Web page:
Help! Concern we accidently forced our son to throw Right


#1

I would love somebody to help me here. My son turned 5 in July. He loves sports and I think he has great potential in many sports. He loves baseball, basketball, football, and soccer. And he’s already pretty good at all sports compared to others his age…

But I’m scratching my head because he eats and writes left but NOW throws and bats right (we’ll he’s always batted right). I have read that some people are just like this, but I’m thinking that we forced him to throw right and it really has me concerned. I remember him picking up the baseball and football left handed until he was about 4 years old and he seemed to naturally throw left. But since the summer of 2009 he has shifted to mainly throwing right. Our 8 1/2 year old throws right (and the rest of the family is right handed). And we have right handed throwing baseball gloves (for the left hand). Looking back at last summer (2009), I believe my younger son started using my older son’s baseball gloves and he started throwing right. And for some stupid reason I think I wasn’t convinced he was a lefty, and I want to say that I remember I also kind of pushed him into throwing right. My wife kept telling he she thought he was a lefty but for some reason at the time I wasn’t convinced. I don’t remember why but I think at time I thought he should throw right when he was trying to throw left. But now that we know for sure he writes and eats left handed, I am concerned that he was supposed to be a left handed thrower.

Our 8/12 year old is already a very good pitcher. And we always thought his younger brother had much more potential in sports then he. He just seemed more of a natural athlete, although our 8/12 has really gotten pretty good at baseball and other sports through hard work. I just don’t want to ruin the potential of our younger son because we may have accidentally forced him to throw with the wrong hand….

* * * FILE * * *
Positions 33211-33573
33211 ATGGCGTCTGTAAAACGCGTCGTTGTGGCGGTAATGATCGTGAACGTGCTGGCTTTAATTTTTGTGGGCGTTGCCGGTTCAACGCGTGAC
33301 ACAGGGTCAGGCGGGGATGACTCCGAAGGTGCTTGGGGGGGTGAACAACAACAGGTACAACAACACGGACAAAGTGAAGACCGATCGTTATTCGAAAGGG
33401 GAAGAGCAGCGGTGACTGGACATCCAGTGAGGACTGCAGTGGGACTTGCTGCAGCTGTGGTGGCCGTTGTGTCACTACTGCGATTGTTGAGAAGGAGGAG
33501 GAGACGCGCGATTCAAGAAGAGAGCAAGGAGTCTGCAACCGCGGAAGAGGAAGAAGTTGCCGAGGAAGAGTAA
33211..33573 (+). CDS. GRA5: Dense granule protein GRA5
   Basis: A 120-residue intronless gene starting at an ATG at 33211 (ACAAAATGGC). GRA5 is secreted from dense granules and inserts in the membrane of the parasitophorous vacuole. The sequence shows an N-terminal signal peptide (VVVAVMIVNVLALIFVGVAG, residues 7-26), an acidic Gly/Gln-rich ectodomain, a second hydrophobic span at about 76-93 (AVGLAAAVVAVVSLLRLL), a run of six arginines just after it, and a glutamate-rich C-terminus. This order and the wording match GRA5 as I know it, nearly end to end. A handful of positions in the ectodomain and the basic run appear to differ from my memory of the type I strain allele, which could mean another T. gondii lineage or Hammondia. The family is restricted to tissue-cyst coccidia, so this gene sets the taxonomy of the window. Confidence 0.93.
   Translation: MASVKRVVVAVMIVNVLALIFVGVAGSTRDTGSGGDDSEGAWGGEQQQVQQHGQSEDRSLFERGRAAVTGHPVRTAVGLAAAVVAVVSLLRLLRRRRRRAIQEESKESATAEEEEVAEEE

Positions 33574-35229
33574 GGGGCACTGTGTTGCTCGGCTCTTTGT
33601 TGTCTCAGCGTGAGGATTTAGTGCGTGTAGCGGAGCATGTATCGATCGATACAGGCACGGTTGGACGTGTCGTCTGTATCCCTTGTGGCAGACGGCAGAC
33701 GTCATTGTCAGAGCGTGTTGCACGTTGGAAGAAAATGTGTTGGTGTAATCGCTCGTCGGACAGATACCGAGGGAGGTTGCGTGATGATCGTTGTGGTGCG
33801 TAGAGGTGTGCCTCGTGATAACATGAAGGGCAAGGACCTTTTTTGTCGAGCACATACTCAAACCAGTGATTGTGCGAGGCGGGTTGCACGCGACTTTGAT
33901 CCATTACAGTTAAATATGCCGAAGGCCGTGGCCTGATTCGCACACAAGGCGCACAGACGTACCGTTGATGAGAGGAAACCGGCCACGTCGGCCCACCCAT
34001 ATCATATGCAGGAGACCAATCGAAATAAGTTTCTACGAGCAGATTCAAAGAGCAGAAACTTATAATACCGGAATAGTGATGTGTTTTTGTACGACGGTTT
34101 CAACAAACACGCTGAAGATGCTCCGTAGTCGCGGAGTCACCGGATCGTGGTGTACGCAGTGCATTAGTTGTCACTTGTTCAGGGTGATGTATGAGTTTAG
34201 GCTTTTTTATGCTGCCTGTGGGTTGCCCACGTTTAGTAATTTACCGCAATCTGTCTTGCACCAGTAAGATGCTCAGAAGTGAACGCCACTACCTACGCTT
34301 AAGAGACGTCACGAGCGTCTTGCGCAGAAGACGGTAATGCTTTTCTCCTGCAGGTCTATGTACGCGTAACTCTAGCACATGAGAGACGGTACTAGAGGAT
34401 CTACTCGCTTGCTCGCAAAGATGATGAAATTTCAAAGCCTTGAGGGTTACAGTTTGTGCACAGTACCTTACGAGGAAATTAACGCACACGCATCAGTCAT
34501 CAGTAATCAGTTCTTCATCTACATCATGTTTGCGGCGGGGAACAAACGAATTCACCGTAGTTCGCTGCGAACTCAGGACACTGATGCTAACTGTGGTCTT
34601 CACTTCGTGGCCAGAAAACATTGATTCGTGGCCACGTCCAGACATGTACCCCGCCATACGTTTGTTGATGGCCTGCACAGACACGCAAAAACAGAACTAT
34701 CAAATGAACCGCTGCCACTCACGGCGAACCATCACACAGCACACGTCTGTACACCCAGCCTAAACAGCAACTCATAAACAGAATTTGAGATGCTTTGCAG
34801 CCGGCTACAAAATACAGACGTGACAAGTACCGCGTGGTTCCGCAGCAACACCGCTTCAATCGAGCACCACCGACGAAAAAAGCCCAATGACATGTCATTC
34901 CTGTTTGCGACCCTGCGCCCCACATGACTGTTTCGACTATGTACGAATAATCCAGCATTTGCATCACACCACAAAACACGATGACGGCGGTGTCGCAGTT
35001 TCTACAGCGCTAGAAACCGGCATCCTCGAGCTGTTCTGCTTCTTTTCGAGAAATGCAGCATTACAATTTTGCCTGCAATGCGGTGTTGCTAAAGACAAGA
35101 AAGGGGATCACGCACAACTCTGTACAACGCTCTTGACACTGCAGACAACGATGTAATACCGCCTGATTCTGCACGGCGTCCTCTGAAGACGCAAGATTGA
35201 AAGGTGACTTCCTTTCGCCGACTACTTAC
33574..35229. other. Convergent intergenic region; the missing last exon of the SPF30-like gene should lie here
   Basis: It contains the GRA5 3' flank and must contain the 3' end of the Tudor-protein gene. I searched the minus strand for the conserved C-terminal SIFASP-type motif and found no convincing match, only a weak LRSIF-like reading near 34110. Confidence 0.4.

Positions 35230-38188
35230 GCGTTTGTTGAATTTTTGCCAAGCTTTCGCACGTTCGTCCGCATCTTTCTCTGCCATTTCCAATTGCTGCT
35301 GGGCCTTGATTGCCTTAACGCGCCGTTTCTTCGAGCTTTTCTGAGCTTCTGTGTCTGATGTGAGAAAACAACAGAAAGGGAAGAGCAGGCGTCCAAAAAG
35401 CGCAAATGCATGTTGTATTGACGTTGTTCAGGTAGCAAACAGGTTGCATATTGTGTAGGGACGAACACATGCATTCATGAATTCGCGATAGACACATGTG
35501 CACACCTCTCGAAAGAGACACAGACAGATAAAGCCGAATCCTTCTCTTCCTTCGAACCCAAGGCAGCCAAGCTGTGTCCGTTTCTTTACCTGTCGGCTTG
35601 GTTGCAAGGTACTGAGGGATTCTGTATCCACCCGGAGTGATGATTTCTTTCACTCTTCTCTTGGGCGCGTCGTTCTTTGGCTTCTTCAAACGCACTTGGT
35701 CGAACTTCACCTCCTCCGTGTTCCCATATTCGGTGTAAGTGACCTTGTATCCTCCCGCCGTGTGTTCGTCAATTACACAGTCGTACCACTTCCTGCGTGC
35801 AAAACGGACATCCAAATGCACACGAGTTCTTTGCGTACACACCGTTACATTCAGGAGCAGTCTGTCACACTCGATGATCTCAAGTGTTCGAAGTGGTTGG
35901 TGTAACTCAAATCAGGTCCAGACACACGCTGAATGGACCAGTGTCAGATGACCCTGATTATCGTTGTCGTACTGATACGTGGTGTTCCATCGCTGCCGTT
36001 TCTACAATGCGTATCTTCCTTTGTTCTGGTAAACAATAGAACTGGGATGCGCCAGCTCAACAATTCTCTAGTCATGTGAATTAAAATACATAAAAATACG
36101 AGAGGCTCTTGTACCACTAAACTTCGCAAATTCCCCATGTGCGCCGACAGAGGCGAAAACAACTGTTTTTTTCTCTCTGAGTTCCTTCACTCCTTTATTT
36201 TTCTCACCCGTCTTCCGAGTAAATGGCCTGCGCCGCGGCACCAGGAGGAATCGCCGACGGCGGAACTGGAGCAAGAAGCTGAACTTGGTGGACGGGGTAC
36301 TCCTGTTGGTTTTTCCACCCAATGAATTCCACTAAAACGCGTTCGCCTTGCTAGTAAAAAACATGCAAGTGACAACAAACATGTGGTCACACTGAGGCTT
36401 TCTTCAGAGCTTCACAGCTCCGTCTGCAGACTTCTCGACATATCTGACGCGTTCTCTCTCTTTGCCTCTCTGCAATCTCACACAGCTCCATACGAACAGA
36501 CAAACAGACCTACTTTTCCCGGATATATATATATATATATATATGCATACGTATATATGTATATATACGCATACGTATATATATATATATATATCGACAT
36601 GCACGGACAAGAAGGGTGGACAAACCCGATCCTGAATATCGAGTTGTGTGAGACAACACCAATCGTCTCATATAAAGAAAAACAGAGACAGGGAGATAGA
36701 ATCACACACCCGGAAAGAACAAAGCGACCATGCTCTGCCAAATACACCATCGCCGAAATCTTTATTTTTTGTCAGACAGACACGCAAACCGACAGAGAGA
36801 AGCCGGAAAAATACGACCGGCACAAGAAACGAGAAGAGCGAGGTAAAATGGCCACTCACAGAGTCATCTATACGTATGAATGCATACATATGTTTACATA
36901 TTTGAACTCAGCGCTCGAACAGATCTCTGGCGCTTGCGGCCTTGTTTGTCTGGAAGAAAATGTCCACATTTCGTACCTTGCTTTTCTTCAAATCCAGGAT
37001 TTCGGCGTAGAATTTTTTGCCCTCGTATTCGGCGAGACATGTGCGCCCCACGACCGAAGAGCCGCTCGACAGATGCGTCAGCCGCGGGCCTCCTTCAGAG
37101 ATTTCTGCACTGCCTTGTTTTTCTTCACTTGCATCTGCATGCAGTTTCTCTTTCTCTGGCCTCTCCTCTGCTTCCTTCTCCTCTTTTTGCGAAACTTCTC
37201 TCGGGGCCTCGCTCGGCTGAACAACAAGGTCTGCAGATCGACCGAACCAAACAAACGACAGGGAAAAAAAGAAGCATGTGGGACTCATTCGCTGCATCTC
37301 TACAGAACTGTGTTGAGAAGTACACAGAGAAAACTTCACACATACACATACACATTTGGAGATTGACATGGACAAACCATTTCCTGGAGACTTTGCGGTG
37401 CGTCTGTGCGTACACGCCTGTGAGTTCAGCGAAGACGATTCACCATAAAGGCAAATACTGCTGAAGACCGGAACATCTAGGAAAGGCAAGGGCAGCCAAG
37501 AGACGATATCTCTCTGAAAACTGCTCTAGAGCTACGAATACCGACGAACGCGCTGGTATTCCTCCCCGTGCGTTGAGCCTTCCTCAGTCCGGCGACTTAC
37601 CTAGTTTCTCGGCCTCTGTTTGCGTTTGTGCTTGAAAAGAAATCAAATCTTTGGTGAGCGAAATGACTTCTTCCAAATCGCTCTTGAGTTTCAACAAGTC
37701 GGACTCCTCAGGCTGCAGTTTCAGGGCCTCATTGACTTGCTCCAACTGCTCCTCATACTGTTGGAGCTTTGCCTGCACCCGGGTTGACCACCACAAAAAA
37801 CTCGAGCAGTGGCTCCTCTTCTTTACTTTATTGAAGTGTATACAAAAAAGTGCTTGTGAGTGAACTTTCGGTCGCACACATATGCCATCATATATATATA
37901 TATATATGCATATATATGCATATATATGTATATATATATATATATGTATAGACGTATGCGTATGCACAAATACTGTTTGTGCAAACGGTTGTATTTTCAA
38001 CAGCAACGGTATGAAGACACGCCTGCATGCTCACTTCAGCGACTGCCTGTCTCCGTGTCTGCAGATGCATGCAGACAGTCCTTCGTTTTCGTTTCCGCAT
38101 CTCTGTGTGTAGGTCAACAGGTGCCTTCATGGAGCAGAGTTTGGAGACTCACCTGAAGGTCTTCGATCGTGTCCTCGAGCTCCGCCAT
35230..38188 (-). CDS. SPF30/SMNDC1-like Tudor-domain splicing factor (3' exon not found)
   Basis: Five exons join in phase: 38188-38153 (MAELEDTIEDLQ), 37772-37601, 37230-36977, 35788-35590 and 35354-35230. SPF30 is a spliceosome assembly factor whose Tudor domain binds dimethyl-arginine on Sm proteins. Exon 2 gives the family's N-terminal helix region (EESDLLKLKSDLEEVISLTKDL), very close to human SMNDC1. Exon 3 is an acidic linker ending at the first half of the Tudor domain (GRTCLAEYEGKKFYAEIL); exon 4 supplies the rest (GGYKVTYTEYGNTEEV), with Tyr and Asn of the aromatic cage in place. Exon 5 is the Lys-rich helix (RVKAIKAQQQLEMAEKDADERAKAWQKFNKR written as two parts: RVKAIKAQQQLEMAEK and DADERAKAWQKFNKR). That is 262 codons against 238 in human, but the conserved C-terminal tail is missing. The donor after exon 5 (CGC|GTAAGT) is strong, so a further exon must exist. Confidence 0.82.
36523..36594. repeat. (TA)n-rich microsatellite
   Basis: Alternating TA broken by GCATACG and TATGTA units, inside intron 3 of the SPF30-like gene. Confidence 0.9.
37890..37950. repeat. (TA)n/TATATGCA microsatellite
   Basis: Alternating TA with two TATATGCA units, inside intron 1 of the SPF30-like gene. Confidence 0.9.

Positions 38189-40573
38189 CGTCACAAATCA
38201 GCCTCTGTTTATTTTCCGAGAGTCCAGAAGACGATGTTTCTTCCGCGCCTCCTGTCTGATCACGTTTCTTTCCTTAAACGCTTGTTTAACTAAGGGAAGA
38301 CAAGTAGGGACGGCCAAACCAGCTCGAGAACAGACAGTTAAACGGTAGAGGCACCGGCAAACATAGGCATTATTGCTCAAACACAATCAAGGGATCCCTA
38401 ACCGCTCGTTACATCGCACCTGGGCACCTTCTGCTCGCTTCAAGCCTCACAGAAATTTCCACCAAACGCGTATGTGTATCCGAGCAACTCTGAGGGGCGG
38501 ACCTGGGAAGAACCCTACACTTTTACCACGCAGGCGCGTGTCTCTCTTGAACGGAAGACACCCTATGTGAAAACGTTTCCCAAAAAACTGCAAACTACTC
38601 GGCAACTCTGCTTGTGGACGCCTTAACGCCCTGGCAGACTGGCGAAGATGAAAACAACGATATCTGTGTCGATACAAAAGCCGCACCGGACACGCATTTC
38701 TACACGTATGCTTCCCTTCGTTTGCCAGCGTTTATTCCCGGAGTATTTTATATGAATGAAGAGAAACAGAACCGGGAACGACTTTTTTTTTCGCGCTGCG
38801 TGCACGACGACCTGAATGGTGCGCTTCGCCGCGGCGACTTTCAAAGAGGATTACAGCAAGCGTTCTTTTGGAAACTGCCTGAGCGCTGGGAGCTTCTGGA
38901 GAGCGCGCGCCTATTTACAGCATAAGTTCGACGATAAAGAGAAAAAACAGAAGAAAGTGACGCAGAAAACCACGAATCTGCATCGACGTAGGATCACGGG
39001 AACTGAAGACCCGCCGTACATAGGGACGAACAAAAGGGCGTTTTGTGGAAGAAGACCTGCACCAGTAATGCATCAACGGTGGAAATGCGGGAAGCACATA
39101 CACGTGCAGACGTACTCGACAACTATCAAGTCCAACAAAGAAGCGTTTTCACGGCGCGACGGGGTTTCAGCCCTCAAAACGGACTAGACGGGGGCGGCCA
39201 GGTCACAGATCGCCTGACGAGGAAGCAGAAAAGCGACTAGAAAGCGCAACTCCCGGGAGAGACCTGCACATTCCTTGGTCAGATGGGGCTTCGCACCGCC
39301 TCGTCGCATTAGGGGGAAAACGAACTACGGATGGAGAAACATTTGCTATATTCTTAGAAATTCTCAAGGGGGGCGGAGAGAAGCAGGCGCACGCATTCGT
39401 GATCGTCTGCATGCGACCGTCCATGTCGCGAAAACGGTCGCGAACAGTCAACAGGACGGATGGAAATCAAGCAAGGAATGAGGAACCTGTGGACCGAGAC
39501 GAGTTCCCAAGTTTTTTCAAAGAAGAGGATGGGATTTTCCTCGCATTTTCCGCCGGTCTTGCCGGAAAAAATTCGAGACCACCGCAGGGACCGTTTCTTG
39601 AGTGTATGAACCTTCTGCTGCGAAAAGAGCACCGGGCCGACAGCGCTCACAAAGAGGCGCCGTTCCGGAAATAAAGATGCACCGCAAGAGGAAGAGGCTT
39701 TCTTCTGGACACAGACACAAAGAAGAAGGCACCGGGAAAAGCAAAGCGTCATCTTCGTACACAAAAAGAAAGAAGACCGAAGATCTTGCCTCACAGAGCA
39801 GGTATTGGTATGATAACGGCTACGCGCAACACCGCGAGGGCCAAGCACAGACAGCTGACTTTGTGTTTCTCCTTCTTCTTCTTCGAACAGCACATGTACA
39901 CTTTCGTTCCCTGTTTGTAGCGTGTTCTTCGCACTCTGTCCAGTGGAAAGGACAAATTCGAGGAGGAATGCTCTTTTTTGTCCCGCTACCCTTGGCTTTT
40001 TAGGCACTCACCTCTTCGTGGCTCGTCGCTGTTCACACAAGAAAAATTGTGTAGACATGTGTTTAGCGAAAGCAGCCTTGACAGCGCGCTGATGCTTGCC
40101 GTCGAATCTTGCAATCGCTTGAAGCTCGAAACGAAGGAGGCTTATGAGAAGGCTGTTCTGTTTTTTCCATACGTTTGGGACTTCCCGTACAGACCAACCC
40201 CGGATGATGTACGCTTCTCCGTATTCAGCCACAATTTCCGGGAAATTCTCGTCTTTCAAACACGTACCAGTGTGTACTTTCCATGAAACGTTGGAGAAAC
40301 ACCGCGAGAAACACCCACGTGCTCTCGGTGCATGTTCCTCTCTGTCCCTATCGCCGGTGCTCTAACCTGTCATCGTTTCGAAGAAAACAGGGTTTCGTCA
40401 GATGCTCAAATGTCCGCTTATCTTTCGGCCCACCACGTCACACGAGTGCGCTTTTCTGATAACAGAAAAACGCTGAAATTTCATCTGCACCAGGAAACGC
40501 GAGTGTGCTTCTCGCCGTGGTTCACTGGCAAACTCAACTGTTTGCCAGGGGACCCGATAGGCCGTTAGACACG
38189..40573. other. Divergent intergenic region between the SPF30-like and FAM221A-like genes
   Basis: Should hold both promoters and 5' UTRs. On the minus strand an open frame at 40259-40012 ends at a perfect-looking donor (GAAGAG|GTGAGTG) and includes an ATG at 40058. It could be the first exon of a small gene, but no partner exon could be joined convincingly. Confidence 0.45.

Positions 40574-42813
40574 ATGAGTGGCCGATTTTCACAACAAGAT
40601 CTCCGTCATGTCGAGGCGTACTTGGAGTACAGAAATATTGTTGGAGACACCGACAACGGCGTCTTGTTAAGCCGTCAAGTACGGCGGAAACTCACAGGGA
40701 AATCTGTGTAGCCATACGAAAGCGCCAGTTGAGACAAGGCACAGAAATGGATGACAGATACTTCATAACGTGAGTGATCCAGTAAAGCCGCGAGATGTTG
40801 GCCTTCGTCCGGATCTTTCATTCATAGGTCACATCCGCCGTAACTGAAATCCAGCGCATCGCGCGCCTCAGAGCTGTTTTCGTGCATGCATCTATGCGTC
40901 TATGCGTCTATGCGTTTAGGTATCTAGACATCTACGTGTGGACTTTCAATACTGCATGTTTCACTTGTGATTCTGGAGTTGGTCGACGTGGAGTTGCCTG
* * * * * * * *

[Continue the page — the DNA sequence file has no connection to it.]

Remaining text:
I would appreciate it if somebody could give me their opinions. Maybe he was going to end up throwing right anyways and I’m just worry over nothing. It’s just looking back, I seem to remember the first 3 or 4 years of his life he threw more with his left hand and I thought his left hand seemed stronger early on. Add the fact that he eats and writes left makes me think he was supposed to throw left (especially when you add the fact that he did throw left early on). But right now he always picks up the football and baseball with his right hand and throws right. It just seems natural for him to throw right now. And he throws a little better now with his right hand (stronger and more accurate), but I don’t know if this is just because he got used to using his right hand to throw. Also as far as I know, he has always kicked right. And he always batted right which adds more confusion to me. So maybe he was going to throw right as well (although he is left handed and did throw with his left until he was 4 or so). Please help ease my worries. I just want to know if I should try to get him going back to throwing left or just let him continue throwing right. He does seem to be throwing pretty good with his right hand. But is there an easy way for us to let him figure it out on his one? or is it too late? If he was supposed to be a lefty and we made him a righty, how can we know this? and how should I go about fixing this? and is it too late?

This all may seem silly, but he loves sports and I think he has potential to be a great athlete. And I sure would hate to have hurt his potential by making him throw with his less dominant hand. I want to stop worrying about whether he is throwing with the hand he was born to throw with and concentrate on helping him get better at sports. But overtime we go throw the ball, I have him doing drills where he throws with both hands because I am trying to figure this out. But I am really confused…

I would appreciate any thoughts. Sorry about the long message. I am just a confused, concerned Dad.

Thanks!


#2

Someone’s dad on my hs team made him eat with his left hand, do everything with his left hand growing up simply so he would be a left handed pitcher. He was pretty good too. Do i recommend this? I don’t know.


#3

Get him to try both sides as he gets a little older, my son who is now 17, writes left, throws left with power, throws right with more accuracy, throws his best curve ball with the left hand, kicks a ball with his left foot but drops the ball like a right hander, but has always batted right, he has tried lefty but it never worked out for him. You son could definately be more confusing like my son but I wouldn’t worry that you had anything to do with it. At one time we were all forced to write right and it did make a difference but it took many years to change someones dominance not just a couple of times of what side of the plate to stand on.


#4

get him to try both. did you know the panda (pablo sandoval) is abidextrous. hes a lefty narutal but plays ball righty. maybe hed be a good switch hitter. or be able to throw with both.

petyon manning rarely but sometimes throws with his left


#5